top of page

Group

Public·27 members

Where To Buy Foamglas |TOP|


The biggest obstacle, as they point out, is that it is a manufactured product. All the fill and aggregate that goes into one of my builds comes from pits within ten miles - and even then the trucking is a large part of the expense. Getting this stuff from where it's made to where it's needed is a problem.




where to buy foamglas


Download: https://www.google.com/url?q=https%3A%2F%2Ftinourl.com%2F2ue1Hi&sa=D&sntz=1&usg=AOvVaw2B_xbQIJT1ITrQgX5KspgT



Also, it's a lot like foamglas, and they have a page that describes adding carbon powder added before it goes in the furnace. Foamglas does clearly state that no HFCs, CFCs, or HCFCs are used on another page.


This seems like the same concept, but broken into bits as it comes off the line. I can see how there are some applications where the crushed format is useful, but I would think that boards would be preferable for insulation applications, having higher R-value per inch and not needing compaction to get there. I hope that some of the makers of this stuff can tweak their lines and sell boards as well.


Trevor, I'm not sure where you got "less than 1%" for compaction. I'm going by this caption from the article: "When compacted to about two-thirds of its original loose depth, the insulating value of foam glass aggregate reaches about R-1.7 per inch, according to its Vermont importer. (Image credit: Glavel)" Insulation companies often exaggerate test data, so I wouldn't be surprised if R-1.7/in is on the upper end of what's possible. In the article they state a range (I'm assuming loose-filled, though they don't say) for 12" Aeroaggregate, which translates to R-1.0 to R-1.3/in.


Yes, you have to work hard to compact fiberglass enough to round that corner. Enough that it's not a practical problem for fiberglass. ASHRAE Fundamentals has a plot showing that it is around 3 lbs/cu ft. where it turns the corner. This stuff in in the 10 to 20 lbs/cu ft range. So at face value, it might already be in the density range where more density makes for worse performance.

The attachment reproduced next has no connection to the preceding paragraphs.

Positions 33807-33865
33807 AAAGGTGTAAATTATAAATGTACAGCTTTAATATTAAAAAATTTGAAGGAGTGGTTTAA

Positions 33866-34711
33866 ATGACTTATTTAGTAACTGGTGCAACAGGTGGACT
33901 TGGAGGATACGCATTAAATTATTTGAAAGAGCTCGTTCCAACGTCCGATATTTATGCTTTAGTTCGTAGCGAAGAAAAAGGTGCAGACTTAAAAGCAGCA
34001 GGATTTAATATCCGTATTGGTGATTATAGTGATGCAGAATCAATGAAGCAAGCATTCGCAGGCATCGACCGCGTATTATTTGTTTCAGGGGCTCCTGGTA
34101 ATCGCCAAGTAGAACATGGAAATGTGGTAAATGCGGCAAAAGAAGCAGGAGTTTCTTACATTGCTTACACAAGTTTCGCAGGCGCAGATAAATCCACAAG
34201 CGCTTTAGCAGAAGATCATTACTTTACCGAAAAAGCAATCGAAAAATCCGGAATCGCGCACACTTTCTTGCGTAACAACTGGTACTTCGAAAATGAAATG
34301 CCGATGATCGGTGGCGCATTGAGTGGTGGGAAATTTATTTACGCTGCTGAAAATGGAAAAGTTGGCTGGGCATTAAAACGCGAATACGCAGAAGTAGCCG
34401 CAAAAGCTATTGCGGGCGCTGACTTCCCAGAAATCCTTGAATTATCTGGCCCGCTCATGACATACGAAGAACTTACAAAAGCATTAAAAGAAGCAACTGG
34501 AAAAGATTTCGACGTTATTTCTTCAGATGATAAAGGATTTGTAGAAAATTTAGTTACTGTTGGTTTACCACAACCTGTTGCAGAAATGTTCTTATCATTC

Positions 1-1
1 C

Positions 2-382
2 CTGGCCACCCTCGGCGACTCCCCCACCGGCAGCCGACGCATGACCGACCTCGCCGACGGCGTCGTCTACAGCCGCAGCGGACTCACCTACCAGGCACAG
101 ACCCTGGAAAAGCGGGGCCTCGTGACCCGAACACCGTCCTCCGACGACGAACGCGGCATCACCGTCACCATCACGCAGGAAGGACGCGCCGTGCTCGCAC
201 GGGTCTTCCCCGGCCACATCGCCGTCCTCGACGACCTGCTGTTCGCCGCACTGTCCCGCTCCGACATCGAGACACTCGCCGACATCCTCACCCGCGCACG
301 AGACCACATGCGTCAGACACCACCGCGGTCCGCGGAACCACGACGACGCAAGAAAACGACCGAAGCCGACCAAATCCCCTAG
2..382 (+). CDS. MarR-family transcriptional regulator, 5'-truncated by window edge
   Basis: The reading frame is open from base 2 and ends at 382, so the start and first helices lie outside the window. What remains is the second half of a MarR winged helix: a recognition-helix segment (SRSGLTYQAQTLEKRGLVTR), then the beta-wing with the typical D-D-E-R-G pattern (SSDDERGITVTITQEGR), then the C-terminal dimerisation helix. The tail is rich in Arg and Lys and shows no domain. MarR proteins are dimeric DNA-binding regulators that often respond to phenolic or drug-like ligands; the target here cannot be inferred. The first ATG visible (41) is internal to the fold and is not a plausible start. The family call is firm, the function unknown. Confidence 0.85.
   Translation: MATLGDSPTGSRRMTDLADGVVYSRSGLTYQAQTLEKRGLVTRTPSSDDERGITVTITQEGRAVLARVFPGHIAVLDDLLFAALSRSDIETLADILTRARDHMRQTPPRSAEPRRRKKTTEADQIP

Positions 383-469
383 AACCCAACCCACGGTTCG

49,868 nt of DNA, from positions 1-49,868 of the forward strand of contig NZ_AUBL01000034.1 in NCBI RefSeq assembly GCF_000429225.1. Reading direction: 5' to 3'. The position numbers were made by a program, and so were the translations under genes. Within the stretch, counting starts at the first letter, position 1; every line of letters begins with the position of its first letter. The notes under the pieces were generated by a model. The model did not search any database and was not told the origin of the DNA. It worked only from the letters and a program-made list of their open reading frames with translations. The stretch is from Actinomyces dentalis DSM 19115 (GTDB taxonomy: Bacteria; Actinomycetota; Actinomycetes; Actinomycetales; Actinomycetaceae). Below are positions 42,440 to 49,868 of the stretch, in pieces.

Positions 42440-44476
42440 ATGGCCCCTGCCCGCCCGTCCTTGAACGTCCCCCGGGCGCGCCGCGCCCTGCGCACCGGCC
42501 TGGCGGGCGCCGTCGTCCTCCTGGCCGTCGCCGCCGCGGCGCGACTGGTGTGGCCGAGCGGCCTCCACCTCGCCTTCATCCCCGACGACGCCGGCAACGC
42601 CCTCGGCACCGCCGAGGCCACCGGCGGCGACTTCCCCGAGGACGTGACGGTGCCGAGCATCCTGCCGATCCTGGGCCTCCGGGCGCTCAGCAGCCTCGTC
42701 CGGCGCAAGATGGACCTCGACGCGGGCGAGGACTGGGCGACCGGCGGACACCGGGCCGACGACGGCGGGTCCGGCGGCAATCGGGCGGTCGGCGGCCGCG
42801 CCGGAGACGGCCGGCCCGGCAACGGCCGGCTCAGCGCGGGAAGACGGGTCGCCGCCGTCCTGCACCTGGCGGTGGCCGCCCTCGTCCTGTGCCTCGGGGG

Reply to Charlie, #26--yes, Fig. 1 on p. 26.2 in my 2017 copy shows anywhere from 2.0 to 4.0 pcf as the turning point, depending on material type. Figure 2 shows that as fibrous insulation fibers get larger, the optimum density gets higher; I'm not sure how that relates to foamglass since both the "solid" aggregate and the voids between aggregates are insulative.


Foamglas products are an ideal product from a sustainable standpoint. Other insulation products need to be replaced due to settling or sagging or losing effectiveness. Replacing cellular glass is not necessary since it is stable and rigid enough to keep its structural integrity. Energy savings and insulation effectiveness will be constant for a longer time with foamglas than other insulation products. Shutdowns can be expensive, and this high quality insulation aims to reduce the impact of shutdowns across the life of your operation.


The price of foam glass depends on its application and requirement of end-use, for instance, the price varies according to different of thickness, length, and width of foam glass. Such as foam glass price with (65 Thickness x 100Width x 450Length (mm)) was around USD 159.04 slap whereas (140 Thickness x 215 Width x 450Length (mm)) was around USD 133 per slap. Thus, the foam glass price varies from a range of USD 181.38 to USD 272.07 cubic meter depending on its sizes. 041b061a72


  • About

    Welcome to the group! You can connect with other members, ge...

    Group Page: Groups_SingleGroup
    bottom of page